What's happening in the US right now? What do we do about it? | Coursera Community

What's happening in the US right now? What do we do about it?

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Wherever you are in the world, you have likely heard about the collective uprising against racial injustice in the United States. You might be wondering what is going on and why now. 

Racial justice is important to me. I believe it’s my responsibility – as a human being, as a white American, and as a manager of a learning community – to share some resources for people who are watching. This is an incredible opportunity to learn and grow.

I invite you to pause.

Commit to learning about what has led up to this.

Consider that what you think you know might not be true.

Adjust your actions according to what you’ve learned.

Then repeat.


Resources for Everyone


Don’t understand the protests? What you’re seeing is people pushed to the edge by Kareem Abdul-Jabbar

In this poignant op-ed piece, Abdul-Jabbar says, “Racism in America is like dust in the air. It seems invisible — even if you’re choking on it — until you let the sun in. Then you see it’s everywhere. As long as we keep shining that light, we have a chance of cleaning it wherever it lands. But we have to stay vigilant, because it’s always still in the air.”

George Floyd: Five pieces of context to understand the protests
Crash course in understanding racial justice protests and why George Floyd’s murder is not an isolated event.

George Floyd: How are African-Americans treated under the law?
Very short and to the point piece with data showing how Black people in the US are disproportionately targeted.

Viewpoint: US must confront its Original Sin to move forward by Barrett Holmes Pitner

Holmes Pitner begins: “Following the death of George Floyd while under arrest, protests have consumed America and onlookers have wondered how one of the most powerful countries in the world could descend into such chaos. Despite being defined by race, American society does not spend much time analysing the history of our racial divisions, and America prefers to believe in the inevitable progression towards racial equality.”

I Am So Tired by Dr. Robert M. Sellers

Dr. Sellers is Vice Provost for Equity and Inclusion & Chief Diversity Officer at the University of Michigan. Here’s an excerpt: “This morning, I woke up very tired. Not your normal tired. I woke up with a kind of tired that can only be found on the other side of loss, anger, frustration, sadness, and despair. This morning, I woke up in a state in which African Americans make up roughly 13% of the population, but comprise 31% of the people with COVID-19 and 40% of the people dying from COVID-19.”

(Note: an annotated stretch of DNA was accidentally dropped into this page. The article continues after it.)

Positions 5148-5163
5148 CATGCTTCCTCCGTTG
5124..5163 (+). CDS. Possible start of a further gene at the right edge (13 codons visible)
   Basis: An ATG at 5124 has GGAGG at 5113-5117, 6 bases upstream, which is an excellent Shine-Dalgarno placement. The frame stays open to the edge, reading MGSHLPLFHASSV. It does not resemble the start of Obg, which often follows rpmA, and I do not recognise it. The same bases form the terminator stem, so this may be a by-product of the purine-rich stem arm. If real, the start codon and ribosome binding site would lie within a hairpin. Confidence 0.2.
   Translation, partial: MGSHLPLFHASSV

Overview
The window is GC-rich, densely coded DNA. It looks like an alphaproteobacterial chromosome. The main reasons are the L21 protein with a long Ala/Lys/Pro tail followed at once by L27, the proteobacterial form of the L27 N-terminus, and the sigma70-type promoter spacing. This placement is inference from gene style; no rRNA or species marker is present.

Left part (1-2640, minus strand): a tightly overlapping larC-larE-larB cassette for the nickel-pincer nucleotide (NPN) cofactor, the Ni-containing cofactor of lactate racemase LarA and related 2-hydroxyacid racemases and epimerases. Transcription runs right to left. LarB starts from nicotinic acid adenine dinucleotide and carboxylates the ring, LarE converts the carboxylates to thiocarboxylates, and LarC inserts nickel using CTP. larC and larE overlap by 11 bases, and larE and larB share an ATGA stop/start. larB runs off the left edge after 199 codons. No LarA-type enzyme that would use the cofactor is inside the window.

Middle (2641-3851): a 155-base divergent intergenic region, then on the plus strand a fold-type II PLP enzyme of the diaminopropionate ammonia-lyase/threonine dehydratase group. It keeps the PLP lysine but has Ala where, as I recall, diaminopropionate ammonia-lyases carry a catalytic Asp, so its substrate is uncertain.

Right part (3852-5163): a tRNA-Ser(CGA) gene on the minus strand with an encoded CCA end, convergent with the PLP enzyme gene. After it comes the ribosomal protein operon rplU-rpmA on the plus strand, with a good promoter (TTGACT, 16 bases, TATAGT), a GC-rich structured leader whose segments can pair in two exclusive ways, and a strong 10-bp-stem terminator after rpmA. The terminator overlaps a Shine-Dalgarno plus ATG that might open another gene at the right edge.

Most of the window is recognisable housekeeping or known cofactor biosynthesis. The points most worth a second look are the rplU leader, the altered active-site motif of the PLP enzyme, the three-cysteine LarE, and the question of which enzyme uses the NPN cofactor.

Learn about race, inequality, and social justice

This is a collection of Coursera courses.


Resources for White People


If you haven’t studied systemic racism before, you’ll probably feel a lot of resistance at first. I know from experience. It can feel very uncomfortable and threatening to open ourselves up to the possibility that we’ve been complicit in racism – especially when we see ourselves as good, caring people. 

But the wonderful thing is that if you stick with the discomfort and keep going, you will eventually experience a sense of freedom. We are heavily socialized into a racist system, whether we want to be or not. Once we recognize this, we start to see the opportunities we have to make change. 

It’s easy to get overwhelmed. It’s okay to pause, breathe, and take care of yourself so that you have the capacity to continue learning and taking action. Racial justice is a long game, and endurance is key. These are a few of my personal recommendations.

So You Want to Talk About Race by Ijeoma Oluo. Oluo’s book is getting a lot of attention right now, for good reason – it’s easy to read, provides practical steps, and covers a lot of issues related to race that most white people in the US have struggled with at some point. If you can’t get a copy of her book right now, read some of her writing online.

The Four I’s of Oppression – This 2-page document explains how racism and other forms of oppression show up in our lives. The four types of oppression are ideological, institutional, individual, and internalized. 

White Privilege: Unpacking the Invisible Knapsack by Peggy McIntosh. This is an excellent, easy to read introduction to understanding what it means to have white privilege.